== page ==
Can Cristiano carry Portugal?

Portugal's Cristiano Ronaldo gestures during a training session for the FIFA World Cup....

Portugal's Cristiano Ronaldo gestures during a training session for the FIFA World Cup. (REUTERS/Rafael Marchante)

MORRIS DALLA COSTA, QMI Agency

, Last Updated: 12:06 AM ET

Cristiano Ronaldo.

Is that all there is to Portugal’s 2010 World Cup story?

Ronaldo, Ronaldo, Ronaldo is the song we’ll hear over and over for Portugal in South Africa.

One of the Top 5 dynamic players in the world, Portugal will have to come to terms with the fact that its fate is intertwined with how well Ronaldo plays.

Portugal isn’t only Ronaldo. They have a lot of other talent. But Ronaldo will have to excel for the first time in a major national competition for the rest of that talent to succeed.

Yes, Ronaldo has been successful at the domesitic and international club level. He was surrounded by some of the best players in the world. They made each other better.

Ronaldo needs to make Portugal better by rising to the level of his talent, something he didn’t do in qualifying rounds even before he was hurt and something he didn’t do in Euro 2008.

Will it finally be his time in 2010 in South Africa?

The greatest players in the world have used the World Cup stage to announce their greatness whether in victory or performance. Pele in 1958 and 1970; Franz Beckenbauer in 1974; Johan Cruyff 1974; Maradona in 1986; Zinedine Zidane in 1998.

Portugal’s story is not much different than many teams in this World Cup. It has great talent in some areas and glaring holes in others.

Portugal’s talent lies in ball control and offensive movement. The Portuguese rank at the top of the list along with Spain and Brazil when it comes to ball movement and dominating possession.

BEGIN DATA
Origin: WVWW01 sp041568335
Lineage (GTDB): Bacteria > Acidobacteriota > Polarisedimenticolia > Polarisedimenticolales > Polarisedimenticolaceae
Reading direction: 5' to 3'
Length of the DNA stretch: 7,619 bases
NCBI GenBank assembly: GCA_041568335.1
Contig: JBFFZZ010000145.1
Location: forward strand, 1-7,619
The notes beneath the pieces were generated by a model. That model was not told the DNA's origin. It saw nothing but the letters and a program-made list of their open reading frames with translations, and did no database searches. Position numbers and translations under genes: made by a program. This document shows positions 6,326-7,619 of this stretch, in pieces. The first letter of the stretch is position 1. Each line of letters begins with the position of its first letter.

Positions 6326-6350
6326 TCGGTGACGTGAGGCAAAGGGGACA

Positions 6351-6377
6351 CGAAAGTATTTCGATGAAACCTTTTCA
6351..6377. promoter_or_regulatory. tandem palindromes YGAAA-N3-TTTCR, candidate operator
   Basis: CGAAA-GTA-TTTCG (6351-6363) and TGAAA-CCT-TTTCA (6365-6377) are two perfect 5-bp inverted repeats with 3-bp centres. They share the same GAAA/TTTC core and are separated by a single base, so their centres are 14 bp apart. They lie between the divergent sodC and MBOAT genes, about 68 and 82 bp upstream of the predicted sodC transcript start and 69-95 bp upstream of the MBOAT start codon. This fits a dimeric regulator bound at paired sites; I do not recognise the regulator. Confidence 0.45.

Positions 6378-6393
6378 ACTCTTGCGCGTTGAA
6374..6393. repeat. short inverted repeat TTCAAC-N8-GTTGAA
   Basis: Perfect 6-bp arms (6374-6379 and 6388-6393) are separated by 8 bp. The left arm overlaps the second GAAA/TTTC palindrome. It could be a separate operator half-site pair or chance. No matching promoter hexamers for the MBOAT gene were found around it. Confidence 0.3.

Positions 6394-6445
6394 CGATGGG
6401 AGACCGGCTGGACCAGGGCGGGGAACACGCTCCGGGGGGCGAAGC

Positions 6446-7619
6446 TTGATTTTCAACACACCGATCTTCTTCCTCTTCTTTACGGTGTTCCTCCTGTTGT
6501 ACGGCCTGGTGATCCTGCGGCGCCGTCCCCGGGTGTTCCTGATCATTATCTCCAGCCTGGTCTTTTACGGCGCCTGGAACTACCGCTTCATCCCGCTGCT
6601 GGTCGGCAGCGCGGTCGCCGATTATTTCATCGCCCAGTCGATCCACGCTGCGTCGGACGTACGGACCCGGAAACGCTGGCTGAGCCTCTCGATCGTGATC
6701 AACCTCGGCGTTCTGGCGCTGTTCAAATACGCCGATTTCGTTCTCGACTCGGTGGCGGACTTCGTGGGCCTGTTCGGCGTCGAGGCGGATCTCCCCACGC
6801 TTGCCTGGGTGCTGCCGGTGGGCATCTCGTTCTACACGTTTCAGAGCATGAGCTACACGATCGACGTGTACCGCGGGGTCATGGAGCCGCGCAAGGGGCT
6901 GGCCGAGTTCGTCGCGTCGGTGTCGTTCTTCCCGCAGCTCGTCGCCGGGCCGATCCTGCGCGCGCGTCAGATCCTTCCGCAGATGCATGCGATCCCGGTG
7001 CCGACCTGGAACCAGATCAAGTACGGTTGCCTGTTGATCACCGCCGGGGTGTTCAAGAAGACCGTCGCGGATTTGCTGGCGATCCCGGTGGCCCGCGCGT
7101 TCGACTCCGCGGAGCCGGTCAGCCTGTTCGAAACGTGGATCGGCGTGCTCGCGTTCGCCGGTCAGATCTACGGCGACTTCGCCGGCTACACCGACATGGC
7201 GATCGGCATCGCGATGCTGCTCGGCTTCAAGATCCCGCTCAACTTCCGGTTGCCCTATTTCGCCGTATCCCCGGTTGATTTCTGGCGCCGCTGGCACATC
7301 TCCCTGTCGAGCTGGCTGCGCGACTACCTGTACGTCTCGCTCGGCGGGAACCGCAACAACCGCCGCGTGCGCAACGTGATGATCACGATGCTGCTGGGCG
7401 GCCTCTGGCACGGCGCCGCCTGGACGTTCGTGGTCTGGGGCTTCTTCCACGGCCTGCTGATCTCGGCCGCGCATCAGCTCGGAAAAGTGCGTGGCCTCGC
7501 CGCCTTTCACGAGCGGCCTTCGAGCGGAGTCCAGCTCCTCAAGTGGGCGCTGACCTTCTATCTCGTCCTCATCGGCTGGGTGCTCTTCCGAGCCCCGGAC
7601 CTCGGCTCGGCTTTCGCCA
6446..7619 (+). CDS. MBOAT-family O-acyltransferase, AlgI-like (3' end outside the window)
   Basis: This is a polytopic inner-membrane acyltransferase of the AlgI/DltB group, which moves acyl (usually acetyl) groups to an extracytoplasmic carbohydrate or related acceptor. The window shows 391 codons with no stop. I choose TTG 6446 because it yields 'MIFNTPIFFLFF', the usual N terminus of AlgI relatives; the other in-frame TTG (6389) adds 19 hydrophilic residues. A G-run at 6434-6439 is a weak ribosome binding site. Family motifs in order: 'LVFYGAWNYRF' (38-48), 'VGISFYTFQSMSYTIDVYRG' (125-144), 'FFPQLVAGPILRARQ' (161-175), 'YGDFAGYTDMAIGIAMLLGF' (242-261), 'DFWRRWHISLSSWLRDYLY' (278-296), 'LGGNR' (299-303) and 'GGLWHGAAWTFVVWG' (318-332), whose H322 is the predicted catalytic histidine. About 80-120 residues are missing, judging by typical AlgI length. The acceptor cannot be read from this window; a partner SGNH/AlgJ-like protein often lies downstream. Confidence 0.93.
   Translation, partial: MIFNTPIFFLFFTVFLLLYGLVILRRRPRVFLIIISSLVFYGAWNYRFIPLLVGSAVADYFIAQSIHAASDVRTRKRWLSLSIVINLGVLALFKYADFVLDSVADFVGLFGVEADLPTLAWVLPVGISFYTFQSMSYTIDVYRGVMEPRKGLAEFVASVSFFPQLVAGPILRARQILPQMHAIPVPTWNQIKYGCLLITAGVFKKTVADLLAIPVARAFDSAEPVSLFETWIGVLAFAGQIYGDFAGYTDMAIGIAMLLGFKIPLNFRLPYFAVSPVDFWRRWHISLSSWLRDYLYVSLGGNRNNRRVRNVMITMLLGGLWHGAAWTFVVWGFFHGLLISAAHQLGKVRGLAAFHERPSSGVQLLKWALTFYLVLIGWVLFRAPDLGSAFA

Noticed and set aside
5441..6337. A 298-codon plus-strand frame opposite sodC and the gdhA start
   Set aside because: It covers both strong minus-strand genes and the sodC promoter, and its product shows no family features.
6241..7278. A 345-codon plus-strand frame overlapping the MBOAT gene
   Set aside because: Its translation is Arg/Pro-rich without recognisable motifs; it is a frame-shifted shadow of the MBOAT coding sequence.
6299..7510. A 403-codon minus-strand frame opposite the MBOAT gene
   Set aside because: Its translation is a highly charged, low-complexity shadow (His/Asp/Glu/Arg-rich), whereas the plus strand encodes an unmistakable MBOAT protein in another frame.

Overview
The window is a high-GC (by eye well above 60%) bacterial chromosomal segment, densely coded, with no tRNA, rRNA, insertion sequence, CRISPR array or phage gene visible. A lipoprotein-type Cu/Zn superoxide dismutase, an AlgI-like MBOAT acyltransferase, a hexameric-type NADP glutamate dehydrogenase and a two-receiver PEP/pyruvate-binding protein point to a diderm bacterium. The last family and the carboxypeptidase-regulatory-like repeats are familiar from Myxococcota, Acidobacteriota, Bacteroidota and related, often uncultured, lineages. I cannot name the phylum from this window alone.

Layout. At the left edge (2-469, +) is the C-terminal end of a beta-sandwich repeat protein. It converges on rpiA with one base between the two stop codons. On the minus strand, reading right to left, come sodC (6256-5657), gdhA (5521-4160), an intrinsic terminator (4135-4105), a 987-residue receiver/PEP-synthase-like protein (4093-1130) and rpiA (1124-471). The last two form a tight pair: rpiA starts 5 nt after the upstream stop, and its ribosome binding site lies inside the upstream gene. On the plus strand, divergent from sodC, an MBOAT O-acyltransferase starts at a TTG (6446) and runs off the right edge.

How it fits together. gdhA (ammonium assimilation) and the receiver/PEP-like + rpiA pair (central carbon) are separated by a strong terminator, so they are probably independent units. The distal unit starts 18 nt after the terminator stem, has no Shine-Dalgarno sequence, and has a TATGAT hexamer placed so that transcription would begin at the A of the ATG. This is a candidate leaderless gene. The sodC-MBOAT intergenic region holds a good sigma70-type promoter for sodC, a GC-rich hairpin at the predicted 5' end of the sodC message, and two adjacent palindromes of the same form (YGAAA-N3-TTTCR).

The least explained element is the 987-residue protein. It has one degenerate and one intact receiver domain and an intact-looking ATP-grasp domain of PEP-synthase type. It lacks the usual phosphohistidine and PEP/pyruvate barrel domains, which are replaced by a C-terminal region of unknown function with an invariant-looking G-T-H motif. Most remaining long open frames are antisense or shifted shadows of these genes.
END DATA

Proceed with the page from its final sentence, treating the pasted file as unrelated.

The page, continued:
Their failure has been in capping off all that ball control with goals. They get the ball to the feet of Ronaldo and hope he can weave his magic. Everyone else knows that and will stomp him. That’s the fate of all great players.

Without help, Ronaldo will grow frustrated and wear out. This time though, Portugal hopes to have found a pure goalscorer who will convert some of the chances that Ronaldo creates or are created because of him, someone who can take some pressure off Ronaldo.

Liedson, a Brazilian-born striker, obtained Portuguese citizenship last year. Good thing. It came just in time for some of Portugal’s qualifying matches. He began to score and hasn’t stopped since.

Add Simao into the mix and this Portuguese team may finally earn a reward for all their offensive work.

“(Liedson’s) the kind of striker that can transform a game,” said Portuguese coach Carlos Queiroz in a newspaper interview. “What we sometimes lack — and it doesn’t date from yesterday — is the end-product, the goals. When we take our chances consistently, we will be just about unbeatable. That said, I’m optimistic we do have the answers. Both Cristiano Ronaldo and Liedson are exceptional goal scorers. In South Africa they will prove it.”

Unbeatable? Hardly. But Portugal is better off than it was during its awful qualifying experience that went to a playoff game.

Queiroz needs others to prove themselves. Queiroz himself has spent most of his coaching career as an assistant and he will be under the microscope.

Portugal will also need to get something from their veteran midfielder Deco. He has been up and down, mostly down, recently. He’s 32 and needs to regain some of his spark.

The glaring holes the Portuguese must plug are at the back. Portugal will miss Jose Bosingwa, out with a knee injury, but have Ricardo Carvalho and Paulo Ferreira. Are they still good enough?

They need to be. Portugal is hurt by quick-strike goals, high balls and set pieces.

When you are in a Group of Death with Brazil and the Ivory Coast, defence is not a position you want to find yourself worrying about.

Portugal is lucky to be in the tournament. If it is lucky enough to get out of this group it will be prepared for whatever else the tournament holds.

morris.dallacosta@sunmedia.ca


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